Bars containing test ingredients were run through the stomach model assay as detailed above. All samples, including the fully hydrated guar gum gold standard reference, were assayed at equivalent guar gum levels. Intestinal phase viscosity data is presented as % area under the curve (AUC) vs. the fully hydrated guar gum reference. The data in Table 12 shows the gum from the complex displays 91% of viscosifying power when compared to the fully hydrated gum reference. Guar gum is fully hydrated using a standard process known in the art.

TABLE 12 Extruded Complex Stomach Viscosity Model % of Gold Standard Intestinal Area under the Curve in Bar Application Ingredient % of Gold Standard with Bar Solids Complex (Intestine AUC) Guar Gum 100 Gold Standard1 80:20 Hi-maize ® 260 starch:Guar 91 gum 527:19-2 1Gold Standard is 6 g/L guar gum pre-hydrated and added to bar solids (7.5 grams of pre-hydrated guar gum + 125 grams of bar base per 1.25 L)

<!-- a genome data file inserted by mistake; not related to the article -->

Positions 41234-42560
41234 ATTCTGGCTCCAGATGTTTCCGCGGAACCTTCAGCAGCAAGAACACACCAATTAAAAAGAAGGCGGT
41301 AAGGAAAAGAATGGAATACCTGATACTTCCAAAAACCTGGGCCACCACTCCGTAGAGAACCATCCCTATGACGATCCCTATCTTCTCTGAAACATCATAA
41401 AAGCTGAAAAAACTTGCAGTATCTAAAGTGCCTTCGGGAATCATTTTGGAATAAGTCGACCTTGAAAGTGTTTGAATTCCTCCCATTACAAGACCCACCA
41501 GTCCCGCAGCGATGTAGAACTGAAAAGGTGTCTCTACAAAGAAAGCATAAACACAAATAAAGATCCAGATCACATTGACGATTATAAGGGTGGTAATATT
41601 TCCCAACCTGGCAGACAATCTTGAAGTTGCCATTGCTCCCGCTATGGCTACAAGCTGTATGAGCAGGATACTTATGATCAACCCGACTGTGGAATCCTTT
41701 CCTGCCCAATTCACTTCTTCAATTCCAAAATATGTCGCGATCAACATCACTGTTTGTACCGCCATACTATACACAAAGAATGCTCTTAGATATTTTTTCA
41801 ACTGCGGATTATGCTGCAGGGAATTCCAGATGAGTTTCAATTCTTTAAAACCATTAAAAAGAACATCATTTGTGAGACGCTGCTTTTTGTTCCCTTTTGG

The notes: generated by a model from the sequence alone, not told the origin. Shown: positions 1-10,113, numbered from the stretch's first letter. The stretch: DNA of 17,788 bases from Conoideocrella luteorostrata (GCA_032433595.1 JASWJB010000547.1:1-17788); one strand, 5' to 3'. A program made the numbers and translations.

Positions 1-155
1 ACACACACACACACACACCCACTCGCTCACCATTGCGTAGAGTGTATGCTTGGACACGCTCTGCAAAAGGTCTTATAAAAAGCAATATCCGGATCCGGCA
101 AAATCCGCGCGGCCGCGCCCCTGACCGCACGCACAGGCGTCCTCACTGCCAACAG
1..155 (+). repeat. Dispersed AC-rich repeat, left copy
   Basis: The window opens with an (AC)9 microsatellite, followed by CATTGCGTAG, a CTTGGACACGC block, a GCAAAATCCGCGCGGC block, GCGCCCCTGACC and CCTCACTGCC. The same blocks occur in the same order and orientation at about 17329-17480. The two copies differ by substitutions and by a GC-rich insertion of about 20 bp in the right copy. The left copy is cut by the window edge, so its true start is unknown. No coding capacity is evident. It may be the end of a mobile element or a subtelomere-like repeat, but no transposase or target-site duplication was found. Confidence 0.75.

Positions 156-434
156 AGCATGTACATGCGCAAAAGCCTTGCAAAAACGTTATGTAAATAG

Example 3

Extruded Starch-Guar-Oil Complexes

A representative extrusion was conducted under the following conditions. High amylose corn-based resistant starches (HYLON® VII starch or Hi-maize® 260 starch) were pre-blended with guar gum at the prescribed ratios in Table 13 in a Patterson-Kelley (PK) Liquid/Solids V-blender (model 0204920) for 5 minutes. Starch-guar gum dry blend ratios were based on delivering 3 g of guar and 3 g of canola oil per 20 g dose, and 5 g of guar and 4 g of canola oil per 20 g dose.

TABLE 13 Starch-Guar-Oil Extruded Complex Dry Blend Formulations Level Notebook No. Ingredient (%) Lot 527:9-3P HYLON ® VII starch 81.250 BH 9830 Coyote Brand ™ Guar Gum HV 18.750 07F5A001Z 527:9-4P HYLON ® VII starch 66.672 BH 9830 Coyote Brand ™ Guar Gum HV 33.328 07K5A007Z 527:9-5P Hi-maize ® 260 starch 81.250 HH 5976 Coyote Brand ™ Guar Gum HV 18.750 07K5A007Z 527:9-6P Hi-maize ® 260 starch 66.672 HH 5976 Coyote Brand ™ Guar Gum HV 33.328 07K5A007Z

A K-Tron loss-in-weight feeder was used to feed the resulting dry blend into the extruder. Starch-Guar-Oil extruded complexes were prepared using a Werner Pfleiderer model ZSK-30 twin screw extruder with a length to diameter (L/D) ratio of 21 with a screw configuration having a combination of conveying screws and four kneading blocks.

Screw configuration used is listed as FIG. 2 in the drawings.

Heating Zone Diagram 1—FIG. 4 in the drawings was used to process the complexes. Canola oil (Bunge Oils CENTRABEST Canola oil Lot F609L) was metered into barrel 4 using a pump to achieve target oil levels of 15% and 20% in the finished complex. 7 barrels were used, screw diameter was 30 mm, die opening was 5 mm (×2).